Mine Safety and Health Administration
Contact: Rodney Brown
Phone: (703) 235-1452
October 11, 1996
COLDER WEATHER BRINGS MORE DANGER TO UNDERGROUND COAL MINING
The nation's underground coal miners should be aware that the onset of colder weather creates more hazards in the mining workplace, warns the Labor Department's Mine Safety and Health Administration (MSHA). The agency recently began its annual "winter alert" campaign to warn miners and mine operators of the increased risks of mine explosions during winter months.
Historically, most of the nation's worst mining disasters have occurred during the months October through March. In December 1907, a coal mine explosion at Monongah, W.Va., killed 362 miners--it was the worst mining accident in U.S. history.
"We want to communicate" the important message that colder weather brings additional hazards to the underground coal mining environment that must be addressed," said J. Davitt McAteer, assistant secretary of labor for mine safety and health. "And we want miners as well as their spouses, their children, and other relatives to know that these hazards can be prevented when proper precautions are taken."
McAteer continued, "Unfortunately, tragic mine explosions claim multiple victims and can wreak havoc on mining communities when fathers, sons, or mothers or daughters are suddenly taken away. This year we want our Winter Alert message to reach all miners' family members so that they all fully understand the hazards colder weather brings and how fatal mining accidents can be prevented during this time of year. It's a message that needs to be re-enforced on a daily basis."
"The greatest explosion hazard in coal mines comes from methane gas," said McAteer. "All coal seams contain some methane and when the barometer falls during colder weather, more of that methane migrates into the mine air than normal." Pockets of methane may accumulate in areas of the mine in which gas checks are infrequent. When an ignition source is present in that area, there exists the potential for a deadly explosion.
Colder weather also tends to dry out the air inside a coal mine. During summer, warm air coming into the mine brings moisture that condenses on mine surfaces and traps the coal dust. However, the drying effect of colder air makes coal dust more likely to get suspended in the mine atmosphere, which can also contribute to an explosion.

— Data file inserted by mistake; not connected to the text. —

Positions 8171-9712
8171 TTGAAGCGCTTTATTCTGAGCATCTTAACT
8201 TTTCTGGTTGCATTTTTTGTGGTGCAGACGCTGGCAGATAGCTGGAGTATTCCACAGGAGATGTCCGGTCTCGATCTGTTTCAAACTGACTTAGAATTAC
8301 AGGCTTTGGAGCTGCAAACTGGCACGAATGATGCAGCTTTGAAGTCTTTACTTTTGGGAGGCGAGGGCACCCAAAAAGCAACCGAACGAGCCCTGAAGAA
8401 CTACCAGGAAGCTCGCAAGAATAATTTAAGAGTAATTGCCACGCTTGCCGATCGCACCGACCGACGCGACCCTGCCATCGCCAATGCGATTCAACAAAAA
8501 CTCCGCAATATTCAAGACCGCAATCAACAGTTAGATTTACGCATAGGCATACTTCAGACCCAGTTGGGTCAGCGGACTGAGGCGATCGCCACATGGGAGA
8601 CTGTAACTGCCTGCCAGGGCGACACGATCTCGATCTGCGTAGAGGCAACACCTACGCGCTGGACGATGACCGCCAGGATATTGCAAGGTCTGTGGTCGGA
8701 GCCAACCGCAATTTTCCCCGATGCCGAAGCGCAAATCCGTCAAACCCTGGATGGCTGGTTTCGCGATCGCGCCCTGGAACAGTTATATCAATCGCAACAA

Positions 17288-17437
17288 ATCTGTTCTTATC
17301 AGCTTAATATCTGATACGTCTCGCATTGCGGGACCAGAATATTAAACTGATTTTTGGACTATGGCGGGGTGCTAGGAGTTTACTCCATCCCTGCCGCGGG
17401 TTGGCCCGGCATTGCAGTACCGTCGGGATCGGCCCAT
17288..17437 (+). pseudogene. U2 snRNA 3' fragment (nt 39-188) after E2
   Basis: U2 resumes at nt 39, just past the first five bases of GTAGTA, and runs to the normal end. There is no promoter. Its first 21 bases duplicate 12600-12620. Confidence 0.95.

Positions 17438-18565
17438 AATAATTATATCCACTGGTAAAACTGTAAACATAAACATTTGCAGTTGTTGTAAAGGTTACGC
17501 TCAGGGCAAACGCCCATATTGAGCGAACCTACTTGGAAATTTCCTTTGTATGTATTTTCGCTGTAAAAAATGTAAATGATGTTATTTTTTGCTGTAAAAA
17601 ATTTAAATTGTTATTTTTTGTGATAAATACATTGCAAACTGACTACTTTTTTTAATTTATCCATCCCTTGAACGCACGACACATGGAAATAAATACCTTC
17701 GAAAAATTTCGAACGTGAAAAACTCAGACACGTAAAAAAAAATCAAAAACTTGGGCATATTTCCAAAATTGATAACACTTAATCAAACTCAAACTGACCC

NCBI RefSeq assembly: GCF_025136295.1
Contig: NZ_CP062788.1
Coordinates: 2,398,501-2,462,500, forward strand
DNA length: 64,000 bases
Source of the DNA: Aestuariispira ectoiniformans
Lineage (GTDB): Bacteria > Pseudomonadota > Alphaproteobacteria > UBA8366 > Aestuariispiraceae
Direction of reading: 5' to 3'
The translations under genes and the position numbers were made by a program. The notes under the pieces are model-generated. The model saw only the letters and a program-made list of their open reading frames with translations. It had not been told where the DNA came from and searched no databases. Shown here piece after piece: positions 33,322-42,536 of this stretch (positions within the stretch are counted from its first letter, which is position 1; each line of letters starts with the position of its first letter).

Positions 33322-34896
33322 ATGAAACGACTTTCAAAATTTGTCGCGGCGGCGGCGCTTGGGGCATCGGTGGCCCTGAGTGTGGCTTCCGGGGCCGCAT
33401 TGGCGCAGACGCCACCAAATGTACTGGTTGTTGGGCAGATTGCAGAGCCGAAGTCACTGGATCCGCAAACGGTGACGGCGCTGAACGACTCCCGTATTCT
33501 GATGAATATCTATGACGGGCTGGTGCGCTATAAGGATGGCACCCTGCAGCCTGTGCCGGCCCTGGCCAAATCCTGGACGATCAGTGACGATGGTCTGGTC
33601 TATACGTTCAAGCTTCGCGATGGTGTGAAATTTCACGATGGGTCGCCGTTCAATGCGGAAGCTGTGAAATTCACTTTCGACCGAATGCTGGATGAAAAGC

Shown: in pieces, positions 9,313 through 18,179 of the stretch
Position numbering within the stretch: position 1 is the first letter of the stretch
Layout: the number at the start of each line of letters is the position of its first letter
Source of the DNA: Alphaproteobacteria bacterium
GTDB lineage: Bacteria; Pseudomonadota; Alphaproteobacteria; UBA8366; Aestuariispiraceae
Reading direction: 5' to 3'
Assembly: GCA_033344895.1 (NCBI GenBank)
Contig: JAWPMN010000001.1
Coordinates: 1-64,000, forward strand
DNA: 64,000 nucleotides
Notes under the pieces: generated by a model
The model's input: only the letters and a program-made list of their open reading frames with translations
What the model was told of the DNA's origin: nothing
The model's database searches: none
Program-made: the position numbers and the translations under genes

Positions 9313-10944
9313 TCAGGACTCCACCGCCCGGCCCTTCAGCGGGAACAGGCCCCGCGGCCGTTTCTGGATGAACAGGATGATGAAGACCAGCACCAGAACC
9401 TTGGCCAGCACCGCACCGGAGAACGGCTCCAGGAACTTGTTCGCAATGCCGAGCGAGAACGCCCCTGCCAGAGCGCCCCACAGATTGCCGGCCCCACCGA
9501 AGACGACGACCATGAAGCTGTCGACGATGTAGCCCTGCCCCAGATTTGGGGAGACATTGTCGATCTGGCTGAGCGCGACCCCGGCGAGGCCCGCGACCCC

"Regardless of the weather," related McAteer, "mine operators and miners together can prevent explosions and other mine accidents by strictly adhering to the mine's approved ventilation plan and following all other existing mine safety regulations ."
During the winter alert, MSHA encourages mine operators to make frequent checks for methane and to maintain proper ventilation in the underground workings, paying special attention to areas that are not frequently traveled.
MSHA also urges miners and mine operators to do the following:
--consistently follow the mine's approved ventilation plan;
--conduct thorough preshift, on-shift, and weekly checks
for methane and other hazards;
--keep potential ignition sources out of working areas;
--complete rockdusting (blanketing mine walls and floors
with a layer of nonflammable, powdered rock dust) in
all areas of the mine;
--never smoke or carry smoking materials into an
underground coal mine and never allow others to do so.
"We need relatives of miners to encourage them to take heed of these hazards and, particularly, to encourage smokers never to smoke in underground coal mines," stressed McAteer. Mine operators are required to conduct a search program to ensure that miners do not carry smoking materials into the mine.
During the winter alert campaign, MSHA also urges mine operators to have hoists, elevators, haulage and transportation equipment examined for ice build-up. MSHA advises that miners review training procedures on emergency escape routes and the correct use of self-rescue breathing devices. Operators are also encouraged to focus on the maintenance of proper escapeways.
Surface coal mine operators are urged to prepare for winter hazards such as the icing of roads and equipment and the freezing and thawing of highwalls which can also lead to tragic accidents.